London’s City University will soon bid farewell to a pioneering programme for overseas nurses that has helped hundreds qualify to join the UK register.
The overseas nurses programme run by City University London for the past 15 years is to end, following regulatory changes that deem it no longer necessary.
“We are immensely proud of what has been achieved”
The course, which has had a variety of titles – including “adaptation” and “supervised practice” – since it began in 2001, was the first of its kind to be approved by the Nursing and Midwifery Council.
Since it started, the university said hundreds of overseas qualified nurses had started the programme and obtained their nursing registrations with the NMC.
The university described it as a “unique blend” of theoretical support and supervised practice, with students undertaking clinical practice and study days concurrently.
However, the programme is to close as a result of changes to the way the NMC registers nurses who qualify overseas, which was first unveiled in autumn 2014.
The new system, which consists of an online self-assessment of eligibility to apply followed by a competence test, meant the overseas nursing programme previously offered by City was no longer needed, said a spokesman for the university.
As reported by Nursing Times, part one of the NMC’s new system is a multiple choice examination and part two is a practical examination called an OSCE – objective structured clinical examination.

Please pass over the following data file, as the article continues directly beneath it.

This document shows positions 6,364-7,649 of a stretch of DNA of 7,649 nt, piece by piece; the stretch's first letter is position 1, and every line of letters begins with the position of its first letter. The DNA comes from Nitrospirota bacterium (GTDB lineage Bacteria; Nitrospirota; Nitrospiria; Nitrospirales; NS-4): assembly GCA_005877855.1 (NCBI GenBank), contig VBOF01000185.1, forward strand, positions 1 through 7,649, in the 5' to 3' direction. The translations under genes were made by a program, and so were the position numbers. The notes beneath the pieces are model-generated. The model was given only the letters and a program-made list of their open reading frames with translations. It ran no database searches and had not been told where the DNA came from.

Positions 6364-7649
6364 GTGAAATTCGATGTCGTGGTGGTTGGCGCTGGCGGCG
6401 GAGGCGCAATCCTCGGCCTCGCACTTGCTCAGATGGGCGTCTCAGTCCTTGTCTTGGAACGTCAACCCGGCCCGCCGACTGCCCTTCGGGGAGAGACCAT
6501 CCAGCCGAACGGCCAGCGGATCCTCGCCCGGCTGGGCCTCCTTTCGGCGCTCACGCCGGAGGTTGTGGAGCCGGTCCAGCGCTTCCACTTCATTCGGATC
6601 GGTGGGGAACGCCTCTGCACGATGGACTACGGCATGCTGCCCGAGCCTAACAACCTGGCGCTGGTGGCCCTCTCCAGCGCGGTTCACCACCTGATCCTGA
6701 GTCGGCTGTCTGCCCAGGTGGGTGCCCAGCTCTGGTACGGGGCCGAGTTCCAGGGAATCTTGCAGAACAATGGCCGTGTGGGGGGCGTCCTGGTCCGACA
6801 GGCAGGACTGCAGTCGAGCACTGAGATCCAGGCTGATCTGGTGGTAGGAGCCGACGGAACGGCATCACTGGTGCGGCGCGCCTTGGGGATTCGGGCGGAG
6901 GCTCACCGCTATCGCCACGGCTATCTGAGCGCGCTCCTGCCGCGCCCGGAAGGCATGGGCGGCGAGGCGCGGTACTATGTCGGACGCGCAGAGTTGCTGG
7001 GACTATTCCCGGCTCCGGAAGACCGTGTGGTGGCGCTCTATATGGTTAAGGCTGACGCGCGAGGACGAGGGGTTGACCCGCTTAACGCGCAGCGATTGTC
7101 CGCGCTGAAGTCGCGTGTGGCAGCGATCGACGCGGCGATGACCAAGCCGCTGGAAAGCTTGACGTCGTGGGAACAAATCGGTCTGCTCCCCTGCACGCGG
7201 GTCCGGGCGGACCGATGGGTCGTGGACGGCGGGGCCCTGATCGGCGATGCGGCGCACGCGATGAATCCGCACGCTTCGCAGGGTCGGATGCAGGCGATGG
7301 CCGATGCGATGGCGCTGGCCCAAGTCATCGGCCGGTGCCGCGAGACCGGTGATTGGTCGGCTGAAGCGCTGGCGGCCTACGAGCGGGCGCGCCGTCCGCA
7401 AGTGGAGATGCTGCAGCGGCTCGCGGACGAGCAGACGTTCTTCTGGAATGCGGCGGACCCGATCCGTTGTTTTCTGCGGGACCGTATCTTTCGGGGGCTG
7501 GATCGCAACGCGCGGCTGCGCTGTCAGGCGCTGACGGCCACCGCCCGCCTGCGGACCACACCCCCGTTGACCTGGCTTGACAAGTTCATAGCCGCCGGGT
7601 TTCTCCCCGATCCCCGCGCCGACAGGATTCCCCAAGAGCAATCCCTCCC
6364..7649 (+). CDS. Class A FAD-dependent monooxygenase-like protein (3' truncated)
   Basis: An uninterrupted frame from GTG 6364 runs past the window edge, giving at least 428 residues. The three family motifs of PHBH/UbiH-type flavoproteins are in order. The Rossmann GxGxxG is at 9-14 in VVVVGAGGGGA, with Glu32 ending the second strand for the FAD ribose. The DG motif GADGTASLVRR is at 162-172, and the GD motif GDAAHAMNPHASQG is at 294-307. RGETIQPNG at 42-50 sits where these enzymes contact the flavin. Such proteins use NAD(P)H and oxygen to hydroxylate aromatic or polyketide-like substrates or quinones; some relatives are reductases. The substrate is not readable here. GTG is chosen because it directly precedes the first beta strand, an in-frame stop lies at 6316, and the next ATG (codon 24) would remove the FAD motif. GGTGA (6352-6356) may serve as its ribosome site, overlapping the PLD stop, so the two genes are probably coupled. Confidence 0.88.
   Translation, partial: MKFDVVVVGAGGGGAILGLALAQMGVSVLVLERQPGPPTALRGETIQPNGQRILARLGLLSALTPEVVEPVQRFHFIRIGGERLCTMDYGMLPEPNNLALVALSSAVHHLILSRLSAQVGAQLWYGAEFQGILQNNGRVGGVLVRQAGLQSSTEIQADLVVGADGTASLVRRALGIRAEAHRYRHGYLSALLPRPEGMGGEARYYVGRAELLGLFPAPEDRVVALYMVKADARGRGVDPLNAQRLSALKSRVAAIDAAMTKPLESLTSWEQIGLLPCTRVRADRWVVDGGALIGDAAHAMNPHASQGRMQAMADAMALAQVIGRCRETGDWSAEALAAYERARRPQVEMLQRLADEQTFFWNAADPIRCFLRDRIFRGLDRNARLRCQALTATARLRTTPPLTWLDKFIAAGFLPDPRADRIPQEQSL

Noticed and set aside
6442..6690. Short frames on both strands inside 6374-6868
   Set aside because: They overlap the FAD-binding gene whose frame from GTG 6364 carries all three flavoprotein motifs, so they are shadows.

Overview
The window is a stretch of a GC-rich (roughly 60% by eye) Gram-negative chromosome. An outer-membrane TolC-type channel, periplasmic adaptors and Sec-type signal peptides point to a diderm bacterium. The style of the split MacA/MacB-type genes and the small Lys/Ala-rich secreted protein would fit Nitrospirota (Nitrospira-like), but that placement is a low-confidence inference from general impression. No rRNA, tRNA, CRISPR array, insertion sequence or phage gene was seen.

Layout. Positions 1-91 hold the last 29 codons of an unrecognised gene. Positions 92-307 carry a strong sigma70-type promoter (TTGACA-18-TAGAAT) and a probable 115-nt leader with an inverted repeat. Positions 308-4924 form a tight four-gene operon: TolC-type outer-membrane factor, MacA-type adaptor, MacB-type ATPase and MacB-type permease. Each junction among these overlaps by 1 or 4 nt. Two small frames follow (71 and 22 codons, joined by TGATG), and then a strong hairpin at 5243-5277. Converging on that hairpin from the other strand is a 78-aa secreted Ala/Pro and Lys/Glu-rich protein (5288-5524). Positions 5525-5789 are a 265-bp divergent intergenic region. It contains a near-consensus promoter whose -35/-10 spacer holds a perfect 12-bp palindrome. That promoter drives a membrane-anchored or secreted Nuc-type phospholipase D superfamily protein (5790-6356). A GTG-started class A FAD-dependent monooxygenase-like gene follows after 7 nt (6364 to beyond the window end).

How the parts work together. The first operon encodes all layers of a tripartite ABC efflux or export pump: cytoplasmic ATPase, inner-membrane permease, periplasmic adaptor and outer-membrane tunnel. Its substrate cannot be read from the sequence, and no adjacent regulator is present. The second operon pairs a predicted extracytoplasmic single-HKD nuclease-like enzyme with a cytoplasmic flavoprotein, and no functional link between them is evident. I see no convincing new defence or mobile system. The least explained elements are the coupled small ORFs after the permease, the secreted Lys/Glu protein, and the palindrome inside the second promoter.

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As a result of the change, the final overseas nurses programme at City commenced on 21 July 2016.
The university’s school of health sciences paid tribute to the contribution made by Ben Teh, who has led the programme since its inception, with a special event on 24 June.
Former students and staff from the university and local NHS trusts, praised Mr Teh for his commitment to supporting the many overseas qualified nurses going through the programme.
Originating from Malaysia and arriving in the UK as a student himself, Mr Teh was described as having a “natural empathy” with those he supported through supervision and class-based teaching.
He achieved an exceptionally high pass rate for the progamme, noted the university, as well as high ratings from students for teaching standards, personal development and overall satisfaction.
City to end pioneering course for overseas nurses
The vast majority of his students were from India and the Philippines, but Mr Teh also supported students from countries including: Brazil, Brunei, China, Ghana, Nigeria, South Africa, Japan, Canada, the US, New Zealand, Australia, Iran, Pakistan, Nepal, Mauritius, Singapore, Sri Lanka and Zimbabwe.
Julie Attenborough, associate dean and director of undergraduate studies, highlighted that, although other universities offered the programme, City became the “university of choice” for it throughout London, the South East and South of England.
“We are immensely proud of what has been achieved and owe an enormous debt of gratitude to Ben Teh for his insightful and far sighted leadership of the programme,” she said.
“We are pleased that we will continue to work together on the return to practice programme, which is flourishing and continues to develop year-on-year, giving nurses whose registration has lapsed the opportunity to return to practice in the NHS and beyond,” she added.